Industry and government experts will discuss both domestic and trade impacts of proposed U.S. farm policy at a conference Nov. 15-16 in Washington.

The conference, which will be held at the Holiday Inn Capitol and American Farm Bureau Federation Offices, will examine global implications of proposed U.S. farm legislation being debated in U.S. Congress.

U.S. Sen. Saxby Chambliss of Georgia, ranking Republican member of the Senate Agriculture Committee, will be the kickoff speaker at 8:30 a.m. Nov. 15. Charles Stenholm, senior policy advisor for Olsson Frank Weeda and former U.S. representative from Texas, is the scheduled keynote luncheon speaker Nov. 16.

"A number of top experts will be discussing the international implications of our farm programs and the future challenges the agricultural industry will be facing," said Dr. Parr Rosson, director of the Center for North American Studies and Texas Cooperative Extension economist.

"There is strong interest in a new farm bill and how it may coincide with U.S. obligations in the World Trade Organization and the conference will address this and other important aspects of our policies," Rosson said.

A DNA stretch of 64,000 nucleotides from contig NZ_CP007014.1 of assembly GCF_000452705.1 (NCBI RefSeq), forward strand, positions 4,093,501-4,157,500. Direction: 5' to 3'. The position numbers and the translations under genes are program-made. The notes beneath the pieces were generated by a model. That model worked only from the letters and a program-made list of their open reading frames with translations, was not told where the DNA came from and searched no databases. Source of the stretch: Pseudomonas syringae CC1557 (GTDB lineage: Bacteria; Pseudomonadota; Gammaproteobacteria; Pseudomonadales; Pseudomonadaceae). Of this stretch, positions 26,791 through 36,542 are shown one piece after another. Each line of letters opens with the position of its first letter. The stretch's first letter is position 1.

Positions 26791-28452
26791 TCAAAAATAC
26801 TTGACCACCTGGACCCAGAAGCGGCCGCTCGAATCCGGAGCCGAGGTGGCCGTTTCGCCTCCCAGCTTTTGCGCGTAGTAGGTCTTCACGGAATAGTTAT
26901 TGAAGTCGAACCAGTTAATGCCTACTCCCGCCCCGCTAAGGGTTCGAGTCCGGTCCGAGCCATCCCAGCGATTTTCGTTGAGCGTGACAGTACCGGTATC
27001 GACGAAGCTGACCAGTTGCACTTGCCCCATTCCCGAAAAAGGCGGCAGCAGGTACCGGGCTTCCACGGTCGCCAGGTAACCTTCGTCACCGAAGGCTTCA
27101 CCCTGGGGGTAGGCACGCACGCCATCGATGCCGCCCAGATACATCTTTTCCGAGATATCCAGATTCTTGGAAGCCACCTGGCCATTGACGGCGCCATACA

Scheduled featured speakers include Bob Young, chief economist, American Farm Bureau Federation; Chris Leggett, agricultural counselor, Canada; and Dan Rotenberg, counselor-agriculture, European Union, Delegation of the European Commission.

Providing views from developing countries will be Carlos Abreu, minister, Brazil;! Manoj Joshi, counselor, India; and Siphiwe Mkhize, South Africa. U.S. industry impacts will be discussed by Becky Doyle, Hickory Grove Farms, and Rob Robinson, Syngenta. Representatives from cotton, corn, wheat, sugar and fruits and vegetables producer organizations will participate in the program.

Register with the Farm Foundation, www.farmfoundation.org/projects/0823TradeandFarmPolicy.htm.

Sponsors are the Southern Region Research Committee, Farm Foundation, American Farm Bureau Federation, Center for North American Studies-Texas Cooperative Extension and Texas Agricultural Experiment Station, Louisiana State University Agricultural Center, National Center for Peanut Competitiveness, University of Georgia Center for Agricultural Policy and Trade Studies, North Dakota State University.